“It means more to me than I can express to be a part of this historic year for the Academy, alongside so many incredibly talented filmmakers, and I’m particularly honored to be nominated alongside the incredible Chloé Zhao. I am truly honored and grateful to be among the many exceptional female filmmakers who have created such beautiful, inspiring, challenging, and varied work this year. — Emerald Fennell, best director and best original screenplay nominee for “Promising Young Woman,” which also won nominations for best picture and best actress.
“I am thankful for the opportunity to travel with our talented team of filmmakers and to meet so many wonderful people who generously shared their stories with us. Thank you very much to my Academy colleagues for honoring this film that is so dear to my heart,” Zhao said in a statement.
“It came as a full shock. We were in the middle of talking about something else and, of course, we never saw that coming, which added to the sense of ecstasy and increased the level of celebration dramatically. …… It’s midday here, and I’ve already consumed my fair share of champagne; bubbles are always a good start. It hastens the process. And yes, I’ll have a few drinks tonight,” Thomas Vinterberg said in an interview about his nomination for best director for “Another Round,” which was also nominated for best foreign feature film.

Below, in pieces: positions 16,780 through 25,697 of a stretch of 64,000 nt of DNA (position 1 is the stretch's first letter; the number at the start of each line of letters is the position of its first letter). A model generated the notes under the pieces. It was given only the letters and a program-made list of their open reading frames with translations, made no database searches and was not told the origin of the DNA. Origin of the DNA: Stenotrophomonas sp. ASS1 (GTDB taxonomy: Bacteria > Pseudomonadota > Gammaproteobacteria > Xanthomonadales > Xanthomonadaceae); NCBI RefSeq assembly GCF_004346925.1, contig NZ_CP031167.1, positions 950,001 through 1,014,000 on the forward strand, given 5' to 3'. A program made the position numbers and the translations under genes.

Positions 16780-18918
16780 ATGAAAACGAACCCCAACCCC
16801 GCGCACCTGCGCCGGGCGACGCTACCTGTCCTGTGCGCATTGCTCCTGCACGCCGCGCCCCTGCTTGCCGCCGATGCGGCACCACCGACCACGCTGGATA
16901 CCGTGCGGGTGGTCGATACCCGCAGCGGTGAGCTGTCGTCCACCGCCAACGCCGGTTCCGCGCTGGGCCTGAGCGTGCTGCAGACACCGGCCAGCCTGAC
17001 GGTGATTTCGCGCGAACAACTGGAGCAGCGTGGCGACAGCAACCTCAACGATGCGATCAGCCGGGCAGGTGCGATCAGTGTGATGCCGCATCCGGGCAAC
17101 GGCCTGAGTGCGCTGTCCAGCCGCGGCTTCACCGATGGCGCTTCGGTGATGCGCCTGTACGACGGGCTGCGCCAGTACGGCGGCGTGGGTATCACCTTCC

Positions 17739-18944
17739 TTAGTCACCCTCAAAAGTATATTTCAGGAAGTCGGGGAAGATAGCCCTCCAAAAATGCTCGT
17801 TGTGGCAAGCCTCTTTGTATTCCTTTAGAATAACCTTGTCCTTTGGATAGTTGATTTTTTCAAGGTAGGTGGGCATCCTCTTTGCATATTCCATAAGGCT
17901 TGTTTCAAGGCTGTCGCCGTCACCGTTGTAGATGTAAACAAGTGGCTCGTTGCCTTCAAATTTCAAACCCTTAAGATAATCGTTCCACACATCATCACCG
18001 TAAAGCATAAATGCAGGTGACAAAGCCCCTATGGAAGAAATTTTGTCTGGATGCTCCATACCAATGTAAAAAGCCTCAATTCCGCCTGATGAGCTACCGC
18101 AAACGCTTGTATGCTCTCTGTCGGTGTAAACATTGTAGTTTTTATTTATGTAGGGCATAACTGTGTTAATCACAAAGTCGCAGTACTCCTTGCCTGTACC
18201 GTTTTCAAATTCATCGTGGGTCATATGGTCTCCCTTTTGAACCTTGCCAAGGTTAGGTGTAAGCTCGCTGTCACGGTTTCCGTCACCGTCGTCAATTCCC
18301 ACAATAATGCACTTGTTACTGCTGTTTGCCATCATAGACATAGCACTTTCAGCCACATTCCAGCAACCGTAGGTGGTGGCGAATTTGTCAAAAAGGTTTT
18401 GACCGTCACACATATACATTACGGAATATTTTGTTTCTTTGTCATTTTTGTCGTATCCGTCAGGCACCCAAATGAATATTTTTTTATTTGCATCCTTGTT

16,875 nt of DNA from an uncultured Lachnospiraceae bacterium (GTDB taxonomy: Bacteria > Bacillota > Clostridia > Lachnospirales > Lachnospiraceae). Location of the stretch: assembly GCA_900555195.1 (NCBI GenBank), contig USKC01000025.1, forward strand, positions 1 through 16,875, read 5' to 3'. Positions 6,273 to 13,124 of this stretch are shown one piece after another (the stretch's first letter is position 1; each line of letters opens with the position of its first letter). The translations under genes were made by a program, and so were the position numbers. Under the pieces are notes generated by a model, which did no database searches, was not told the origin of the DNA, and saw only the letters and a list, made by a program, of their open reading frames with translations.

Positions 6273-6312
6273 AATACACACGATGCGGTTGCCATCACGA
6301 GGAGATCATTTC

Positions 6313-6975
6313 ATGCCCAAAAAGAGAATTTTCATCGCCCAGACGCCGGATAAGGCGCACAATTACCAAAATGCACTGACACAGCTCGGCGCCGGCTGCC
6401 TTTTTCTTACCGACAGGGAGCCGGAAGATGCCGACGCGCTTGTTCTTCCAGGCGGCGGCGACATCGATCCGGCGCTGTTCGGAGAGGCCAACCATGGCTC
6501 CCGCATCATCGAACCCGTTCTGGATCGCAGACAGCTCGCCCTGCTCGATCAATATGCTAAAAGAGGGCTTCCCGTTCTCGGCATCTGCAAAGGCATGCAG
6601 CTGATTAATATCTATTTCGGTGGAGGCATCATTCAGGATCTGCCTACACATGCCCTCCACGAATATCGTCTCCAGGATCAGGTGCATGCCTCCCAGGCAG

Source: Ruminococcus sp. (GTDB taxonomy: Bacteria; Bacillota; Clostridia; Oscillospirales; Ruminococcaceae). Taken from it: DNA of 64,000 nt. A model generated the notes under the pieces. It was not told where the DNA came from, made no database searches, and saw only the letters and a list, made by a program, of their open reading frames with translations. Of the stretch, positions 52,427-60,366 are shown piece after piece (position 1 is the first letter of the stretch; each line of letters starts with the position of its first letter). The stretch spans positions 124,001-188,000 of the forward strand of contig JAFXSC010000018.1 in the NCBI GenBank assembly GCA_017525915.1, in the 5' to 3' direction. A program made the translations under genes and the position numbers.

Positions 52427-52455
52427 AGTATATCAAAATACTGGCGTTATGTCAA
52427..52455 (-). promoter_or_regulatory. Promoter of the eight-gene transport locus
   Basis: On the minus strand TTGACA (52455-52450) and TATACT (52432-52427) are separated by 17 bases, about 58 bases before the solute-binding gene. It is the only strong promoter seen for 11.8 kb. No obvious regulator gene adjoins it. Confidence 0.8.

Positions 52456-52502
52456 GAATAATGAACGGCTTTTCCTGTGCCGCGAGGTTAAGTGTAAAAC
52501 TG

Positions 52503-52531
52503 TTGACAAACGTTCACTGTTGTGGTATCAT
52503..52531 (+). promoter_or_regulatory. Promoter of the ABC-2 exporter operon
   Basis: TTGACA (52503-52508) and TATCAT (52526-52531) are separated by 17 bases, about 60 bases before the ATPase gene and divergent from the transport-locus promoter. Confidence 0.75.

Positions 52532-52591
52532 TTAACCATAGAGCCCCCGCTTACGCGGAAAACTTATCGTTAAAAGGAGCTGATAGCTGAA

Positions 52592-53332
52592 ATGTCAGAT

“Everyone has just embraced me for who I am and what I have to say. Being a young 23-year-old Black woman, this is big. In an interview, H.E.R., who was nominated for best original song for “War for You” from “Judas and the Black Messiah,” said, “I’m only paving the way for those who will continue to fight alongside me, and for those who will come after me for generations and generations to come.” The singer won a Grammy for her protest song “I Can’t Breathe” on Sunday.
“Being remembered by a global community like this is amazing. We spent years and years grinding away in an attic on the tip of Africa. It’s difficult to say why viewers have reacted so strongly… In an email message, Pippa Ehrlich, co-director of the nominated documentary film “My Octopus Teacher,” said, “I believe they are referring to parts of the story that are universal to almost every person on Earth — passion, friendship, connection, and hope.”
“There’s a moment when you see your movie and it’s what you hoped for, but it’s there, and you can’t believe it, and it’s an extremely satisfying fulfilling thing. I am still amazed that I was given the opportunity to direct it… (Late screenwriter) Audrey Wells wrote a story knowing she would not live to see it, she put her heart and soul into it to convey a message that was ideal for the world at this time… I am still amazed that I was given the opportunity to direct it…” — Glen Keane, director of
“This is a watershed moment for Tunisia. Tunisians were in desperate need of good news. But that was the big news of the day, and I’m overjoyed. — Kaouther Ban Hania, director of “The Man Who Sold His Skin,” a best foreign film nominee.